Day 4 – October 9, 2016 – Travel Day
On day 4 we travelled from Nashville to Pigeon Forge where we stayed the Pigeon Forge KOA.
Normally we try to reserve a pull-through campsite but do to the heavy booking in the area our reservation was for a back-in site.
Our site was a 90-degree turn from the road and was between a tree and utility pole.
If it had not been for the escort assisting us with the back in I would not have been able to get in the site.
Even with the escort’s assistance we touched the utility pole with our awning. Fortunately there was not damage and the escort was really apologetic.
Day 5 – October 10, 2016 – Cades Cove
For our first full day in the Smokeys we wanted to visit Cades Cove.
This is a valley surrounded by mountains.
It has an 11-mile one-way loop road, which circles the cove.
We had visited it in 1977 and had seen an abundance of wildlife particularly deer.
During that visit we had camped in the cove, but with our pickup camper we had no need for electricity or a large site.
In 1977 we also went horseback riding in Cades Cove.
During this trip we only drove the 11-mile loop.
I was actually somewhat disappointed in the lack of wildlife we saw this trip.
It is recommended that you take two to four hours to drive the loop.
At peak times such as it was for our trip, it could also take one to two hours to drive from Pigeon Forge to Cades Cove.
So a trip to Cades Cove can easily “burn” most of the daylight hours depending on the time of year.
Day 6 – October 11, 2016 – Grotto Falls
During our 1977 trip we had hiked to Laurel Falls.
Se picked Laurel Falls because At the time I had never really seen a waterfall and Laurel falls was not only one of the taller falls (80 feet) but with a paved trail it was one of the easiest to reach.
For this trip I wanted to see another waterfall.
The Concierge at the KOA recommended Grotto Falls.
The trail is to Grotto is considered moderate in difficulty.
The roundtrip distance is 2.6 miles and the brochures say it takes about 2-3 hours for the roundtrip.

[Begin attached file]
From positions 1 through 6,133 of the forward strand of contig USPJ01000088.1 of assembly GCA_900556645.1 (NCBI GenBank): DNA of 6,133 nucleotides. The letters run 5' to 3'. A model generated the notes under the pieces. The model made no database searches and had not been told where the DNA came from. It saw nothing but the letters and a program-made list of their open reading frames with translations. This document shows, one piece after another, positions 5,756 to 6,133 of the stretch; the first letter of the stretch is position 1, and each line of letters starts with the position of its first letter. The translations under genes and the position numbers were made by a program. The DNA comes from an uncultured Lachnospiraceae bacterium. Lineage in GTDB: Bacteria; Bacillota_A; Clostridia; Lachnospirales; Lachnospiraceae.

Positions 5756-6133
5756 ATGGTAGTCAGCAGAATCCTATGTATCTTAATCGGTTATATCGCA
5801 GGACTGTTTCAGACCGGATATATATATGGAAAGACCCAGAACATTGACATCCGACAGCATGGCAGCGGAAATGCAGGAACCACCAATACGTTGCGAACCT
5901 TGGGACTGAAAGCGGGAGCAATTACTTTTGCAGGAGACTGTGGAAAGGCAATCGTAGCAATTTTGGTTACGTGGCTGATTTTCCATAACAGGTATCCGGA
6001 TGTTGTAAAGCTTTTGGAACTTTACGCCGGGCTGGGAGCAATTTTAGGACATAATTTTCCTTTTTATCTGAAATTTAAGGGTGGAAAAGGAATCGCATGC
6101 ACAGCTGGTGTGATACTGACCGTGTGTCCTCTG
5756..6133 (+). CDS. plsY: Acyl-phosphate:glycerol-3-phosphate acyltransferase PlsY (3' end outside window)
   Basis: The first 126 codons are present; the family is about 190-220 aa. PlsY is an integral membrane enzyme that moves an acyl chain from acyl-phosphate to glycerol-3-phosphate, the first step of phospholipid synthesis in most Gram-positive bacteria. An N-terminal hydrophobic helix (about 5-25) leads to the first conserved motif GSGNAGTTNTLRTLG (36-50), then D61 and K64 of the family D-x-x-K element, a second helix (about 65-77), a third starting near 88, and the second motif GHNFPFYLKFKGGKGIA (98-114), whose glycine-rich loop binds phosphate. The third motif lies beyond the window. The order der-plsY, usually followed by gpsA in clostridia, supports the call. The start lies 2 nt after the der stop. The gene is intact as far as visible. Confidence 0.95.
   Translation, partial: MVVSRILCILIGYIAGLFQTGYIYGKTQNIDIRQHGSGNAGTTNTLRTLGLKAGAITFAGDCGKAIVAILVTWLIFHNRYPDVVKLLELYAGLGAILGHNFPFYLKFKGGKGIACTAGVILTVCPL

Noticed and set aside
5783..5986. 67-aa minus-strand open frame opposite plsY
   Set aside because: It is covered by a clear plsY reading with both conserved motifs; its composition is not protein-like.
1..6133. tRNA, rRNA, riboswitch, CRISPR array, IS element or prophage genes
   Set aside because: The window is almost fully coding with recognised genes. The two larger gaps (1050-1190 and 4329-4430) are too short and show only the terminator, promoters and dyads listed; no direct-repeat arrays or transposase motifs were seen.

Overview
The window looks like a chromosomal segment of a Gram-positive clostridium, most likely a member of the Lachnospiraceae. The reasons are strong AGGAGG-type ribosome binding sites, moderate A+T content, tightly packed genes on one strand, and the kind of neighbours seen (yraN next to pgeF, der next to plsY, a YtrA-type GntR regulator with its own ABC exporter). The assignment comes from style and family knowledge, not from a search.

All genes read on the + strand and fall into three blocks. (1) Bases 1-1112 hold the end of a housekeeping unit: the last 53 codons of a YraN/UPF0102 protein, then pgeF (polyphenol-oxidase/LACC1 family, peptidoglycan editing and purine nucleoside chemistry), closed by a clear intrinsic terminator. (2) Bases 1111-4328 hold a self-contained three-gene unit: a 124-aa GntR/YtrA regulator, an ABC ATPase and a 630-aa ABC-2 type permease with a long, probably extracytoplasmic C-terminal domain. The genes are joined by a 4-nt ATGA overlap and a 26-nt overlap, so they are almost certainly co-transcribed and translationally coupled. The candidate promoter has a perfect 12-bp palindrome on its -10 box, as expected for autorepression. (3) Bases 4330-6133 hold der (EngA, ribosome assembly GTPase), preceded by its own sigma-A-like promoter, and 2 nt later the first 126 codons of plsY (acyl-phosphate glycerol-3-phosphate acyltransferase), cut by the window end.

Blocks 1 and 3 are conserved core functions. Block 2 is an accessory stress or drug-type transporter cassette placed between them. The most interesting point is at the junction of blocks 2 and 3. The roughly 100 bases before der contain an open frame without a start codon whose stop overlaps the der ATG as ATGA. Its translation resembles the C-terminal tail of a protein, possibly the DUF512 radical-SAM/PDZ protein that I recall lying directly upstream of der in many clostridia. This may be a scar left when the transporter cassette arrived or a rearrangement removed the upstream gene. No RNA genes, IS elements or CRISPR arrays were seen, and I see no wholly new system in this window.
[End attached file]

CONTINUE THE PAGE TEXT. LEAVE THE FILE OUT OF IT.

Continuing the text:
I think we made the round trip in less than 2 hours.
The view of the falls was well worth the hike.
See the links below for my pictures and videos of the falls.
Day 7 – October 12, 2016 – Cataloochee Valley
There are two areas within the Great Smoky Mountains National Park that seem to be mentioned most frequently when the subject of wildlife viewing is mentioned.
They are Cades Cove and Cataloochee Valley.
In recent years Elk have been reintroduced into the Cataloochee Valley.
While Cades Cove is in the middle of the national park, Cataloochee Valley is on the eastern side of the park in North Carolina.
This means that from Pigeon Forge or Gatlinburg you must drive completely through the park or around the park.
Additionally the entrance road to Cataloochee valley is a winding, gravel road that has some steep drop offs with no guardrails.
As we were driving into the valley, Mandy commented that I had probably honked the horn on my truck more that day than since I had bought the truck three years ago.
We decided to drive through the park on our way to Cataloochee.
The main road, US 441 goes through the middle of the park from Gatlinburg Tennessee to Cherokee, North Carolina.
There are several places to stop and enjoy the view as you transverse the park.
They include its intersection with the Appalachian Trail, Newfound Gap, and the Tennessee / North Carolina border.
Once we made it to the valley we saw wild turkeys and a few elk.
The few elk we saw were at the edge of the meadow just outside the wooded area.
We were told that more elk usually come out into the meadow around 5:00 PM.